I have several "QSL" cards from my aunt- Victoran era postcards, very unlike the types exchanged today- but with details of conversations between operators -informally made. Apparently the Marconi company frown'd on such activities, but did little to discourage my aunt or the other 'girls.' They seem'd to like to jump up above 300 metre's- away from the usual traffic frequencies- when time was slack, and chat briefly... the first true 'hams.
___________________________
.
Yes, that EIRP issue is a bugger. I haven't access to a calibrated meter for 2200.... I don't know of anyone one who has- or anyone who could make the difficult measurements at that frequency that would be meaningful. So I am going with my computer models- since at the very low efficiency of my antenna, whether its input is 500 or a 1000 watts, really won't make much difference- a few db's won't raise many eyebrows... though I'll stand by my calculations if anything "official" becomes necessary.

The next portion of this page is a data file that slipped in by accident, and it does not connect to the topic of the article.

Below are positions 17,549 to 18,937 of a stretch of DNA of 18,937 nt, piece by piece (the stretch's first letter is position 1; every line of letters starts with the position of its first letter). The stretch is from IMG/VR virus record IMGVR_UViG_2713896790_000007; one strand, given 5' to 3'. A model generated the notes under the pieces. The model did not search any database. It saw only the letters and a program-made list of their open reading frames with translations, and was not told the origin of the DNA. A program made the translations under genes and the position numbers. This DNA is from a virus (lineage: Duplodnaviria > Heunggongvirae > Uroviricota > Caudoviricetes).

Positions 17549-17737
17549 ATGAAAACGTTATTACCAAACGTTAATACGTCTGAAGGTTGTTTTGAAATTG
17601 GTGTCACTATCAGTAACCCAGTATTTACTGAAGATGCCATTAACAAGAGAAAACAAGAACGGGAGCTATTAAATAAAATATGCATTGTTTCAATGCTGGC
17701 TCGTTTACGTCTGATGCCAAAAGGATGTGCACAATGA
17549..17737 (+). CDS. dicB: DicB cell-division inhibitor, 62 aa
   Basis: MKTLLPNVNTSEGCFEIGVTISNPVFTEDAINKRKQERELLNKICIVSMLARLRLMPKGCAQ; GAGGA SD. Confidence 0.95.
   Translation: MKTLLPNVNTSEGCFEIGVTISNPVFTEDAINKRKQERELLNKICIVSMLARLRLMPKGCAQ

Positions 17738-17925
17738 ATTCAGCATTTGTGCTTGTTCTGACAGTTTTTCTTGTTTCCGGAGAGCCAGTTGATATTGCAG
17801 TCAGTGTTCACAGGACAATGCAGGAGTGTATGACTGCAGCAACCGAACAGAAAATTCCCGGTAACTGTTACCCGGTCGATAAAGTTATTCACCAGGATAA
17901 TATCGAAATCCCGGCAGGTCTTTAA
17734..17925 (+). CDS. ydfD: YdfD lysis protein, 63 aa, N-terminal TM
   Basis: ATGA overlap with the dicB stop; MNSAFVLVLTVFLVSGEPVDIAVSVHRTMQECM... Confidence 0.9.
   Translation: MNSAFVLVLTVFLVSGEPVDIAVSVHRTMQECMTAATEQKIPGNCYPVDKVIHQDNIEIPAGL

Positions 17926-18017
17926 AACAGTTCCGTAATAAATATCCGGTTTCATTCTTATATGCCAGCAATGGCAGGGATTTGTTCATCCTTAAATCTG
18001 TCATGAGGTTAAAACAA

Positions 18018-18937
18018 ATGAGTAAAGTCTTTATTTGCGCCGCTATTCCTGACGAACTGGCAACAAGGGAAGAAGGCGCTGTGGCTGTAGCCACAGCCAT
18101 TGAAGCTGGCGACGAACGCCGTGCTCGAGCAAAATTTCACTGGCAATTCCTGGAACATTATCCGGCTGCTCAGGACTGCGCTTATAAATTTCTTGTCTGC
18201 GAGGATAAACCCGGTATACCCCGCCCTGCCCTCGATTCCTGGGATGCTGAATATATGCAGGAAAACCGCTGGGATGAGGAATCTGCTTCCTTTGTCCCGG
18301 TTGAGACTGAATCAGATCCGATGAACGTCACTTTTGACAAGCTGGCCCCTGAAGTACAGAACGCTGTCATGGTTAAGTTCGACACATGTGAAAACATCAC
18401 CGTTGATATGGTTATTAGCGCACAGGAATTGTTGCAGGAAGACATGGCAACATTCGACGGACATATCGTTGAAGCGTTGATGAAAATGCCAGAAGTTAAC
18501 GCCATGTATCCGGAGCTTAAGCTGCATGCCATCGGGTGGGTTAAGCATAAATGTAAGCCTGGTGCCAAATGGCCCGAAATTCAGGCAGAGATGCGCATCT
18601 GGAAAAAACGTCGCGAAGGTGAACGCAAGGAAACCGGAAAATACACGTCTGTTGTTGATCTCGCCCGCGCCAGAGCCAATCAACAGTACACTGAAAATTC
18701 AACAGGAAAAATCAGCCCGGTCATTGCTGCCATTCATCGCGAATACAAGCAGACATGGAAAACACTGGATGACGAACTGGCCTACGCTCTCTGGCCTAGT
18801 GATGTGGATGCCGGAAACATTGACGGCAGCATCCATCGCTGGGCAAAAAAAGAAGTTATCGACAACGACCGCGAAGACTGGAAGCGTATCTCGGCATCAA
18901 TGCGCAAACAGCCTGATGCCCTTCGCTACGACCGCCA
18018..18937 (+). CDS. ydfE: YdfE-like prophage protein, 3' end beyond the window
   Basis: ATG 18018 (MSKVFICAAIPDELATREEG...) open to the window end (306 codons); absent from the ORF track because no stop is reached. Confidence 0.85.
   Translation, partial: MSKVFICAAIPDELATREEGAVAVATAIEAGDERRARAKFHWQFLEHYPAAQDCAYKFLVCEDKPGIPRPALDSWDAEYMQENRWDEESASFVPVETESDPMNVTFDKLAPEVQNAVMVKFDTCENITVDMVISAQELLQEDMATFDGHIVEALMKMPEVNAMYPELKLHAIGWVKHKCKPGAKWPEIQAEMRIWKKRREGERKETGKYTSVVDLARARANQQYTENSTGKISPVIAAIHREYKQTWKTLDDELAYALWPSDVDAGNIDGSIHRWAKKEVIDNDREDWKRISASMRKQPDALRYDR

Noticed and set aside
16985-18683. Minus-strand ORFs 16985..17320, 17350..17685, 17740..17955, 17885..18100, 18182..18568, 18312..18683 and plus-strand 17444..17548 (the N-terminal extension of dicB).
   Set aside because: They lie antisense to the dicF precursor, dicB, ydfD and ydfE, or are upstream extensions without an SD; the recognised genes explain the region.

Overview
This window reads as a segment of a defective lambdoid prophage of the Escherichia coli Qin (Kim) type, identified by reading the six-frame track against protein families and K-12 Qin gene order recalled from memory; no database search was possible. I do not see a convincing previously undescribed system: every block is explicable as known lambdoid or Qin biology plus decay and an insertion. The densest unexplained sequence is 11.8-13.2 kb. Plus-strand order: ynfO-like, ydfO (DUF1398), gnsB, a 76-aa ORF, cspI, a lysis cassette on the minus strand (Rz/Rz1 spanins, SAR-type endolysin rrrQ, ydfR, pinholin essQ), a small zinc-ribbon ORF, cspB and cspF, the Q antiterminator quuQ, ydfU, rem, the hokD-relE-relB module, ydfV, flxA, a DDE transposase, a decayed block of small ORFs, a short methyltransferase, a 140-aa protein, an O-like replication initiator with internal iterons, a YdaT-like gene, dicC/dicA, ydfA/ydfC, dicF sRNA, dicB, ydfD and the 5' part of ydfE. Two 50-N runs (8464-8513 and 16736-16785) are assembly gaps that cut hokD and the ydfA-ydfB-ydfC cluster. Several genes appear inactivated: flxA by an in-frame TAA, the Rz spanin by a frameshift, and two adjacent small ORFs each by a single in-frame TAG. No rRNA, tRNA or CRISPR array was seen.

.
I drove out to the pasture to take a quick look about- there is a foot of snow still on the ground, and higher drifts beside the hut.... it will be a few more weeks....
.
...................................CF
.
________________________________________

** https://www.ieee.ca/millennium/radio...fferences.html
.
.
Below is Fleming's original drawing of the Poldhu spark transmitter
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Old 05-02-2017, 5:16 PM
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Make a spark transmitter! Wow - comparatively easy to do...

Spark Transmitter

....but the complaints from the hams down the road!

Another article suggest that although the intended wavelength was around 135kHz, reception was actually on a harmonic - and about 12kW power.

My Dad worked for Marconi Wireless Telegraphy Co. as it was called from 1936 or so to the late 60's. He had something to do with the prototype design and construction of the Type "A" Mklll suitcase spy radio along with a neighbour Fred Turner G3VI at Chelmsford New Street works. I have one here that still works although I haven't tried it recently.